WFB: Victims, Advocacy Groups Press Wyden to Lift Hold on Anti-Sex Trafficking Bill
More than 100 sex trafficking victims and advocacy groups are asking Sen. Ron Wyden (D., Ore.) to stop trying to block a bipartisan bill that would give families of victims and states the ability to sue websites that allow advertisements selling sex with minors on their platforms.
After the Commerce Committee unanimously passed the measure in mid-November, Wyden placed a hold on the measure, arguing that it could harm start-up Internet companies, the tech economy, and innovators.
Victims and their advocates sent Wyden a letter Wednesday, demanding that he remove the hold “immediately.”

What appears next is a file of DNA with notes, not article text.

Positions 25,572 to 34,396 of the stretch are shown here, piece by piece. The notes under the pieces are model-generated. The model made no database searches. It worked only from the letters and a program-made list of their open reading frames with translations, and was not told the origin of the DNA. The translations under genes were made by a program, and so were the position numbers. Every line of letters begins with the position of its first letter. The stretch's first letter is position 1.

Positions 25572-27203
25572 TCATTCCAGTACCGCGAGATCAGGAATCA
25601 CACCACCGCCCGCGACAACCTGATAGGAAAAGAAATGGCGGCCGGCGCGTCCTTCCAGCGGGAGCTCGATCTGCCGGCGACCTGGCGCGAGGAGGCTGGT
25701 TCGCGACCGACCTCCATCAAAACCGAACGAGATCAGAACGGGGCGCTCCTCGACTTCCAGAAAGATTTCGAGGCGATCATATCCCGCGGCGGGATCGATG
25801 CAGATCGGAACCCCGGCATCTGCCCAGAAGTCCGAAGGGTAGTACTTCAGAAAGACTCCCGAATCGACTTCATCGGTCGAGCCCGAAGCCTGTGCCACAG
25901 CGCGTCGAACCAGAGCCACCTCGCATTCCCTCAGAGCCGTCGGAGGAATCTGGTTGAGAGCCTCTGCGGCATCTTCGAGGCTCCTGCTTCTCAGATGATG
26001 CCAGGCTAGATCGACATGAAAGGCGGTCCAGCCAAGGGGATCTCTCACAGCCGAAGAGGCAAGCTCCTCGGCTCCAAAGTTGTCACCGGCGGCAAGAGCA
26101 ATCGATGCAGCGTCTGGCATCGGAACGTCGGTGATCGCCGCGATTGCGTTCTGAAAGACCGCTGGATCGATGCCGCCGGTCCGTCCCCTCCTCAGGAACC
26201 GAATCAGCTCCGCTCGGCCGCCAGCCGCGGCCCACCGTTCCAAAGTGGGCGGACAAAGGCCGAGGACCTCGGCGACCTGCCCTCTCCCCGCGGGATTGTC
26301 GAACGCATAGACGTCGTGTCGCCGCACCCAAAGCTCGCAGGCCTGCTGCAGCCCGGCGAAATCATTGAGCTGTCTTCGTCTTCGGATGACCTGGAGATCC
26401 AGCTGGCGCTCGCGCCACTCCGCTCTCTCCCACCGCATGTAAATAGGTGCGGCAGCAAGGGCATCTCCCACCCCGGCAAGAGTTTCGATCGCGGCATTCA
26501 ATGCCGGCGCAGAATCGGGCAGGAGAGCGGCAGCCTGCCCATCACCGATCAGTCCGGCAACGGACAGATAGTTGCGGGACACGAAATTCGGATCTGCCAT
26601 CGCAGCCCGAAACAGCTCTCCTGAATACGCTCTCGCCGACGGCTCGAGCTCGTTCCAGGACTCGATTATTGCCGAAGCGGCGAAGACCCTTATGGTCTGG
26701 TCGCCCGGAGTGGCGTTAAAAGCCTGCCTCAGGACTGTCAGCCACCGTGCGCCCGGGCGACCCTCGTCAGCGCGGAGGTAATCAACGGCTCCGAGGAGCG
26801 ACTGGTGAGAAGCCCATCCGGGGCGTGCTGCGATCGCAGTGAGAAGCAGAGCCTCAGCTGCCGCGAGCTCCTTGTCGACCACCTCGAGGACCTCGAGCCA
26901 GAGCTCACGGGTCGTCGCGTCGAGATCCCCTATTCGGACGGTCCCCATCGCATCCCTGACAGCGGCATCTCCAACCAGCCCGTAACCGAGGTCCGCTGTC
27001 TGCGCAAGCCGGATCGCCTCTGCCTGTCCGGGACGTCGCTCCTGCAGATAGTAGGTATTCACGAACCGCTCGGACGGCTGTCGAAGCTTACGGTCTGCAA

“As survivors of sex trafficking and commercial sexual exploitation, we know the deep and profound harms caused by sex trafficking,” the victims and advocates wrote to Wyden. “We lead organizations that provide services and advocacy for exploited individuals, and continue to see first-hand the irreparable harms caused by online sex trafficking.”
Google has not said publicly whether it now supports the modified bill.
Sen. Kamala Harris, a Democrat from California, supported the bill only after the Internet Association announced its support.
Harris attempted to prosecute Backpage as California attorney general, and had asked Congress to go even further in changing federal law to allow such lawsuits to move forward.
The National Center on Sexual Exploitation criticized Harris’ reticence over the past few months on the bill and questioned whether Google and their donations to her were influencing her decision to stay on the sidelines for month until announcing her support last week.